Note-taking for Lord Jim (Wk 7): Overall Summary

Topic of Class

Week 7’s class focused mainly on the questioning of a singular perspective (whether of Marlow’s viewpoint in Lord Jim or Alfred Russel Wallace’s views in his scientific travel book The Malay Archipelago), highlighting how the methods employed (written and oral narrative or empirical evidence) resulted in an effect on the reader’s perception of an issue (Jim’s identity or the nature/characteristics of the Dyaks).

The first part of class centered on the uses and effects of narrative in Lord Jim.  The presentation first explored the employment of both the oral and written traditions to question the stability of Marlow’s role as storyteller and author. The presence of various narrators giving rise to multiple perspectives was then investigated, questioning the possibility of ever getting a true representation of Jim’s identity.

The second half of class was then devoted to the discussion of how Wallace’s text relates to Lord Jim and how both texts exemplify the crisis of knowledge and representation. The importance of being aware of Wallace’s employment of the empirical evidence methodology and its ability to shape results was underlined, but more pertinently, the issue of how science is employed to augment power was raised, and how it in turn justifies instances of colonialism seen even in Lord Jim.

 

Examples

The power to construct truth

“My information was fragmentary, but I’ve fitted the pieces together, and there is enough of them to make an intelligible picture.” (Conrad 262).

Just as Marlow has the power to fit pieces of information together and give us his account of Jim, Wallace has the power to designate and scribe his opinions of the characteristics of the Dyaks. Even in Wallace’s collecting of butterfly specimens, it involves a tedious process of selection, which points to the artifice of construction and how methodology can affect results. Here, we see how those in power are privileged to select and show us their version of truth, which thereby points us back to the questioning of the authority and reliability of a singular perspective and constructed “truth”.

The power of empirical evidence to inadvertently justify colonialism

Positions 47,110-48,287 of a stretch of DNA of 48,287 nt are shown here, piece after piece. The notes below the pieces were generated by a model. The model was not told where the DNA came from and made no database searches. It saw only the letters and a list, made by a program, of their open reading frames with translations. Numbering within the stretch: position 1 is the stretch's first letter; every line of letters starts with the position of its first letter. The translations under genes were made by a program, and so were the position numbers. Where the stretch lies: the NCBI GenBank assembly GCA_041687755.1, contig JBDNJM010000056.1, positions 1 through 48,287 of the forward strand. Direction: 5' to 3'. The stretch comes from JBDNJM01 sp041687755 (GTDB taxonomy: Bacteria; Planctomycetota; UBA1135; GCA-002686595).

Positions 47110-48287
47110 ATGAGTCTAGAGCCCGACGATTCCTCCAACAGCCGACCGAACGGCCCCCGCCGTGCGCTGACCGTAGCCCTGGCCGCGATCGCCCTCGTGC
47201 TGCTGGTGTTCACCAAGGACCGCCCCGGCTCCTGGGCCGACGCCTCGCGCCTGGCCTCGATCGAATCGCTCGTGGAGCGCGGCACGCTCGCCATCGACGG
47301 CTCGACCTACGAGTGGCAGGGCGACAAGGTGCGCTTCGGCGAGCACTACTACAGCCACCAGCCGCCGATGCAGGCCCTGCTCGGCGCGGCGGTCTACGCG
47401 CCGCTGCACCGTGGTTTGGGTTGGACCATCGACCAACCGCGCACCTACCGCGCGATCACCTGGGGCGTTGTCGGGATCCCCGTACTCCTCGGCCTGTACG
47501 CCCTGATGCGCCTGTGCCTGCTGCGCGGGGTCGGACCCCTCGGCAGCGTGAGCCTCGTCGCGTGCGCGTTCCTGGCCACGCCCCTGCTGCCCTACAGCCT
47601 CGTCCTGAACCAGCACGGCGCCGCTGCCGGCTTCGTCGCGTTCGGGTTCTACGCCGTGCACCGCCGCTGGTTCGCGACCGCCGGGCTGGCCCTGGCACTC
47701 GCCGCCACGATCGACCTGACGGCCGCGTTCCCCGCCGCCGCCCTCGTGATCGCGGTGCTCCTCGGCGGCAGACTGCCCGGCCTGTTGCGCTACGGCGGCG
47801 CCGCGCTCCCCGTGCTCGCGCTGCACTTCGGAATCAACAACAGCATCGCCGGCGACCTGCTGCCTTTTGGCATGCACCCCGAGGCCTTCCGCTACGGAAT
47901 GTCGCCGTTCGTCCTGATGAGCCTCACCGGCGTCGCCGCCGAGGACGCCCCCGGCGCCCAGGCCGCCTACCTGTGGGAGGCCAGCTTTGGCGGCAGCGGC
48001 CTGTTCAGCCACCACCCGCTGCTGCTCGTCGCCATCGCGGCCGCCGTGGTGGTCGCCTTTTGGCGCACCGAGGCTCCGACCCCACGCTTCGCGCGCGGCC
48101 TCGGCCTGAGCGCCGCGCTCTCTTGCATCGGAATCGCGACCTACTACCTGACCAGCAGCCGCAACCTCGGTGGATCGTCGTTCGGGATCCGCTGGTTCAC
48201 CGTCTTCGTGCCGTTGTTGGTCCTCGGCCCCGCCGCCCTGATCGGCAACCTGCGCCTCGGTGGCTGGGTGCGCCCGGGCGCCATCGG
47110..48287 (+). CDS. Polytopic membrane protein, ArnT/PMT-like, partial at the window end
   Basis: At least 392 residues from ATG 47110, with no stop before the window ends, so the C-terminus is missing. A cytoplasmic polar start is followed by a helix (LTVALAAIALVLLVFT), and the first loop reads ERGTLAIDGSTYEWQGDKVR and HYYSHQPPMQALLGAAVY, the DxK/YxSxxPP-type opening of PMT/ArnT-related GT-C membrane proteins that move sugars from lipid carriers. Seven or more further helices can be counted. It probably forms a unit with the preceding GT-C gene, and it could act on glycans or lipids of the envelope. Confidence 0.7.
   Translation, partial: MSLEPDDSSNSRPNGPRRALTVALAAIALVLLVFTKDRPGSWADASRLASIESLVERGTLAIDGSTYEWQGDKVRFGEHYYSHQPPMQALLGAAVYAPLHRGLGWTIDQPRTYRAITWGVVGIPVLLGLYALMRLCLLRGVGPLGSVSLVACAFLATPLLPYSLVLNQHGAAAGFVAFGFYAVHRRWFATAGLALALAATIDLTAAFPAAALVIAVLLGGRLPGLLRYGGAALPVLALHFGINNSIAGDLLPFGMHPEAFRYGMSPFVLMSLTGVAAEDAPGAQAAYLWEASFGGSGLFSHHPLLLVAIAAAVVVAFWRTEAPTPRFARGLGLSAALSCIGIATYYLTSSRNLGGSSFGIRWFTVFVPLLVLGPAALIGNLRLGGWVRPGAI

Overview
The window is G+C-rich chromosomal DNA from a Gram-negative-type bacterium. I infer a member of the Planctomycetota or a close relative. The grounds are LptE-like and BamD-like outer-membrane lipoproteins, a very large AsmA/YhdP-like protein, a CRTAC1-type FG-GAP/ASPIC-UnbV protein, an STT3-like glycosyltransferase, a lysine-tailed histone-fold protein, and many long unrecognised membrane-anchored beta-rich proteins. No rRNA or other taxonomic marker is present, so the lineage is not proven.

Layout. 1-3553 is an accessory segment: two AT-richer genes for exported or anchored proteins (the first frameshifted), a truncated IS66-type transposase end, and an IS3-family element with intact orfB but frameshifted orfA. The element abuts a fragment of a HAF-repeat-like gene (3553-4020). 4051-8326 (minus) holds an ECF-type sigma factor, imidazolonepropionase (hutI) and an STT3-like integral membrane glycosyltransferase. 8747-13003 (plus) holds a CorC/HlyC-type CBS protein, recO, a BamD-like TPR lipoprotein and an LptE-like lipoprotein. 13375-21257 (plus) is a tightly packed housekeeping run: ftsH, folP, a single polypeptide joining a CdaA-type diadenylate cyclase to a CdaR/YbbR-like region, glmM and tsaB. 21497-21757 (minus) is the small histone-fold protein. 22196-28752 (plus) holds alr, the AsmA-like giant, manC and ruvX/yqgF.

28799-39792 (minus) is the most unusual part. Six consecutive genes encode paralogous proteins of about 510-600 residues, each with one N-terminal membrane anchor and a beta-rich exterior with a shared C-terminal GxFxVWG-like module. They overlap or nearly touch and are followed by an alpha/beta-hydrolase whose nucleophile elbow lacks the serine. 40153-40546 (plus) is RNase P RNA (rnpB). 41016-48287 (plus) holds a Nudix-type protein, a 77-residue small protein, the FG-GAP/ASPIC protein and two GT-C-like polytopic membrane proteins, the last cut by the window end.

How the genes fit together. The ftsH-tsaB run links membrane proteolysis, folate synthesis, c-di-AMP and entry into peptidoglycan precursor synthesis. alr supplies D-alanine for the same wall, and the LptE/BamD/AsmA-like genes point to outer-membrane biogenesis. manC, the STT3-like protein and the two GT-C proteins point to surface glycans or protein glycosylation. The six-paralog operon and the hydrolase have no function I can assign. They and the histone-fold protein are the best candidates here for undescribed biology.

Wallace asserts that the “limited number of [the Dyak woman’s] progeny” (70) is due to the “hard labour of the women, and the heavy weights they constantly carry” (70). He continues to state that with advancing civilization, better systems of agriculture and division of labour, “the women will have more household duties to attend to, and will then cease to labour in the field” (70).

Here, Wallace implies that with improving systems of agriculture and labour division, less physical labour for the Dyak women and increased attending to household duties would result in higher fertility for them, which instead validates (and exalts) the Victorian practice of relegating womenfolk to the domestic sphere and their role as caretakers of children. In making such a statement, he also highlights the sensibility of the “high class European example” (Wallace 71), and justifies colonialism to improve the natives’ way of life.

 

Connections with Other Topics from Other Weeks

Both the presentation on Lord Jim and the discussion of Wallace’s text led us to question the possibility of a true history when told only from a single person’s perspective. The idea of moving from a singular or fixed viewpoint to embracing a multiplicity of perspectives is one that has resonated throughout our module so far.

If we recall the readings in the second week, Gikandi’s article brought us to an understanding of how Picasso’s art plays with perspectives to complicate the meaning of things, just as Auerbach suggests how the consciousness of a range of characters in Virginia Woolf’s To The Lighthouse also opens us to different readings of the “real” Mrs Ramsay. Similarly, in Forster’s A Passage to India and Conrad’s Heart of Darkness, the varying perceptions of India and the various narratives in HOD (whether from the narrator to us, Marlow to the narrator, or from others to Marlow etc) respectively actually contribute to a more all-encompassing view. However, to be able to reach the real India/Truth is still ultimately impossible, just as the true identity of Jim remains “inscrutable” (Conrad 318) and an “insoluble mystery” (Conrad 234).

In looking at renowned biologist Alfred Russel Wallace’s scientific travel book containing his (skewed) opinions of natives that seem to only justify colonialism, we discussed the idea of power: Power, not just to inscribe characteristics onto a native people who could not speak for themselves then, but power to influence the masses, and power to pass on HIS opinions as truth. This power Fanon speaks of too, in the colonist solely and continually fabricating the image of the colonized, passing that image off as truth. We can perhaps better understand Achebe’s anger towards the classification of Conrad’s Heart of Darkness as a great work of art, of the power of aesthetics and art to gloss over, play down and disguise racism, such that despite propagating such racist depictions, the novel still remains an influential piece particularly in British literature, widely-read and greatly-loved.

The Eve to the native’s garden

Wallace’s The Malay Archipelago comes across as a  stuffy how-to manual on the advancing of civilization (his recommendation of Mr. Money’s How to Manage a Colony is probably the closest thing to The Complete Idiot’s Guide on the topic) as well as a feeble defense and justification of Sir James Brooke’s governance and in general, colonization.